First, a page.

Centipede and St. Augustine are two of the most popular types of grasses planted on lawns in areas with a mild winter climate. They both come with their own benefits and will thrive if taken care of properly. However, they both have some similarities like they both spread on the ground using stolons and have leaves that turn at a right angle to the creeping stem. However, the centipede leaves are a bit smaller and more pointed than for St. Augustine.
The main differences between centipede and St. Augustine is in their color, durability, management levels, and their preferred environments. Each has a different shade of color and requires very different levels of care with centipede needing less care than St. Augustine. They also prefer different environments with St. Augustine having more grass varieties.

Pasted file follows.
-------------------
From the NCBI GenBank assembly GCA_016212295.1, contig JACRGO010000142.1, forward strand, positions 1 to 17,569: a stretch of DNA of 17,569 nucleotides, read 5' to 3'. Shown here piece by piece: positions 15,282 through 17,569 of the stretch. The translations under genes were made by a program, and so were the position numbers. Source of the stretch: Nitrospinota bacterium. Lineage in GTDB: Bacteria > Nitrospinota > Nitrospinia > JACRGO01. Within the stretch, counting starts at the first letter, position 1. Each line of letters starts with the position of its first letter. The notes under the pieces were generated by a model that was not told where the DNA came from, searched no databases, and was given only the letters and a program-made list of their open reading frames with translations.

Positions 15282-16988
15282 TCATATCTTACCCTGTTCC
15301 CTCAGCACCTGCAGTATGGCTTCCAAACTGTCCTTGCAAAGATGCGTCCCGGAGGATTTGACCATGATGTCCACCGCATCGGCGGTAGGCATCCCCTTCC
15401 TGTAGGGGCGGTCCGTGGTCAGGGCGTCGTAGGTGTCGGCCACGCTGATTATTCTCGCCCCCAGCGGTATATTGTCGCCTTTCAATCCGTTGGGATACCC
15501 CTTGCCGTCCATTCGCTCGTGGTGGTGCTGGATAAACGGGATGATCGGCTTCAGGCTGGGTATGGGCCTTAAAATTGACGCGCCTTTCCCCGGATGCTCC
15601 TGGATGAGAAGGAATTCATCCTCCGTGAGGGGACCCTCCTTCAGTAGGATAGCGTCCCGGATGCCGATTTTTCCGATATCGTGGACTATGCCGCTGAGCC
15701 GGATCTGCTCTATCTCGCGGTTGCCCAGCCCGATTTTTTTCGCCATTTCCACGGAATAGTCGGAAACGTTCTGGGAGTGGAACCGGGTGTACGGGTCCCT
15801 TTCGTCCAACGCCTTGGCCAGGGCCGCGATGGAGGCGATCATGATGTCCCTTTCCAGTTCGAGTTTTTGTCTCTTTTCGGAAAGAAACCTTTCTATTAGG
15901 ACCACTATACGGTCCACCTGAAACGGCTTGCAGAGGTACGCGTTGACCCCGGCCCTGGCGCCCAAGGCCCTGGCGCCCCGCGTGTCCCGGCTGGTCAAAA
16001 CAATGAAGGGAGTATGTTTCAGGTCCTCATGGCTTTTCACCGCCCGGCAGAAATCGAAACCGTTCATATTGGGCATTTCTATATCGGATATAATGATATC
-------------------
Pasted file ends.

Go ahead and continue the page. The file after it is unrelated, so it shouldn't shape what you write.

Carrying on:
Centipede grass is a popular turf grass that can grow in poor soils and the fact that it’s low maintenance makes it very popular with homeowners living in warmer areas. It’s a slow-growing lawn grass with coarse leaves and an apple-green color.
It requires very little fertilizer, infrequent mowing, and can tolerate moderate shade if it gets at least 4 hours of full sun daily.
It’s a slow-growing grass but aggressive enough to produce a good, dense, and relatively weed-free lawn at low maintenance. Although it grows aggressively, it can be easily controlled and only required edging once a year